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Anti-Gravity
Snow Sports Get Turned Upside-Down

Snowboarding trickWhat is it about catching air?

“Everybody loves to jump. Kids, adults -- I've had 60-year olds do six-foot drops, and they'll do it all day long. It's not a fad. It's part of a bigger trend that is still growing and evolving,” says Lane McLaughlin, a freeskier and Professional Ski Instructors of America (PSIA) member.

Increasingly, the point of snow sports has nothing to do with snow; it has everything to do with air. Part of the overwhelming trend of action sports, freeskiing and freestyle snowboarding tricks buck convention, surpass the limits of being gravity-bound and are just plain fun.

“Defying gravity, the sensation of being weightless, is like soaring like a bird,” says Butch Peterson, an American Association of Snowboard Instructors (AASI) Snowboard team member and snowboard instructor at Aspen/Snowmass.

How to fly? Huck, grab, spin, jib.

According to the National Ski Areas Association's Kottke end-of-season report for 2003-04, that's precisely what skiers and rider are doing. The study surveyed resorts nationwide and discovered that 86 percent have terrain parks, 52 percent have half-pipes, and almost a quarter have super-pipes. (What's a super-pipe? Think vertigo sidewalls the size of a house, and skiers and riders dropping down them.) As a result, resorts are offering classes and employing new safety measures for using modern terrain features.

“More freestyle and freeski moves are being incorporated into classes, especially with age 19-and-under classes. As terrain features blossom, the pros use them to teach skills and for fun. Almost all kids' classes go into the terrain parks at least once every day, and many focus exclusively on pipes and parks,” says Rich Burkley, managing director of the Ski and Snowboard Schools of Aspen.

But with the rapid proliferation of terrain features coupled with the courage of youth, terrain parks can turn into “trauma parks.” In an effort to reduce potential and actual injuries and make terrain parks safer, the National Ski Areas Association (NSAA), PSIA, AASI, Burton Snowboards and Ovo helmets united to create and promote Smart Style.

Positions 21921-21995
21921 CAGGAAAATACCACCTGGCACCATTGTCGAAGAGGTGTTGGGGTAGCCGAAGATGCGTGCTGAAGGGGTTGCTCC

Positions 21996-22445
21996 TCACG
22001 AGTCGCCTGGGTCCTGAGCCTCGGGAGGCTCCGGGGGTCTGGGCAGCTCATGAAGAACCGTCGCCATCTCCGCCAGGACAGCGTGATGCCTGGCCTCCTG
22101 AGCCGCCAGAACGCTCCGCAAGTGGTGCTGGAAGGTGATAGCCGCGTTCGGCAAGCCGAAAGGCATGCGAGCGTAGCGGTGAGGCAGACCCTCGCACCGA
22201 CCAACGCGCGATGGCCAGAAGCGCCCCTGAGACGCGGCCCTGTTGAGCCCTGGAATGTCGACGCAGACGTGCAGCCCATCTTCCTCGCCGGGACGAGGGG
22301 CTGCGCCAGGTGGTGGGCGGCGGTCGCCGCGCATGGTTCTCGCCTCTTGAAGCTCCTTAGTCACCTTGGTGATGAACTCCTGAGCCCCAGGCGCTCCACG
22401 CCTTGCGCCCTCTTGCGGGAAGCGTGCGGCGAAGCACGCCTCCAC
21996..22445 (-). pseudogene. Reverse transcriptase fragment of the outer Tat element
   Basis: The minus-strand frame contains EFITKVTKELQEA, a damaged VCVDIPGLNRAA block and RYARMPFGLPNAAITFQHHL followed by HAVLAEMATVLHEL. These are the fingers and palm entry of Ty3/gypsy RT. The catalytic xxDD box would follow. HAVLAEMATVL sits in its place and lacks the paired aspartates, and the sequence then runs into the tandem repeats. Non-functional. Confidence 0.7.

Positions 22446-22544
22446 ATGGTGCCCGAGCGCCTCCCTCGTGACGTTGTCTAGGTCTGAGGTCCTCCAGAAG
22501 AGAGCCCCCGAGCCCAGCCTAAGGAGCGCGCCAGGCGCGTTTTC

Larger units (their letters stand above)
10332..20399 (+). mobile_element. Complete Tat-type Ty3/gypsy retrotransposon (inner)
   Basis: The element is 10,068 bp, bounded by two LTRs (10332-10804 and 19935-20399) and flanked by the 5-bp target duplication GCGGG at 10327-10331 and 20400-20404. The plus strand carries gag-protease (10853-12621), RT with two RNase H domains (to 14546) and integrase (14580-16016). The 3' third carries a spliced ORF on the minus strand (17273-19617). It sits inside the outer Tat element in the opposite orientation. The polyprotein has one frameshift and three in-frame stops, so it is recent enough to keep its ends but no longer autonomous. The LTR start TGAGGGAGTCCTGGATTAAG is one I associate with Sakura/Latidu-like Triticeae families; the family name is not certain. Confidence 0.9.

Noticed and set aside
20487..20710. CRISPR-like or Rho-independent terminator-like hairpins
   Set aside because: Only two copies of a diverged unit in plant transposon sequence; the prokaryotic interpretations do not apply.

“It stems from skate parks becoming almost extinct because of the potential liabilities,” says Shaun Cattanach, Burton's Learn to Ride and resort project manager. “We don't want to see the same thing happen on the slopes.”

Smart Style offers three safety messages. “Look before you leap” encourages scoping jumps before hitting them and making sure landings are clear and safe. “Easy style it” recommends starting small, gaining proficiency and working your way up to bigger jumps and tricks. “Respect gets respects” reminds skiers and riders to regard others, from waiting in line to moving away from landing zones rapidly.

“Kids will self-organize if they have a starting point,” says Mark Dorsey, assistant executive director of PSIA and AASI. “We're giving them information to do that.”

“The Smart Style program is a clean, clear way to communicate the importance of safety in the terrain park to all park riders,” says Mike Kaplan, senior vice president of mountain operations at Aspen Skiing Company, which hosts the Winter X Games, one of the most visible “extreme” sports events.

Across the country, ski resorts have implemented increased safety precautions and awareness messages such as “We recommend helmets,” signs segregating levels of terrain parks and half- and quarter-pipes into beginner, intermediate and advanced areas.

Mountains are posting responsibility code messages at each lift line, in booklets and on local television broadcasts. Aspen Skiing Company reached out to communicate safety through letters mailed to pass holders and frequent visitors, videos and presentations to grade school children and community gatherings that stressed the importance of responsible skiing and riding. Increasingly, resorts are mandating helmets for kids in classes and are offering discounts on helmets to employees who set examples by wearing them.

At the higher level, Stratton requires skiers and riders attend a safety awareness course to gain access to the pro-level Power Park. Areas are also creating designated intermediate and advanced parks specifically for teaching jumps, tricks and aerials, and incorporating awareness and safe techniques in lessons.

“Terrain parks and super-pipes are part of 21st Century snow sports. We support athletes pushing their limits and expressing themselves, but we want to see them land their misty 540s and rodeo 720s in one piece,” says Dorsey.

Courtesy of ARA Content\

also see in Olympics -> Olympic Snowboarding

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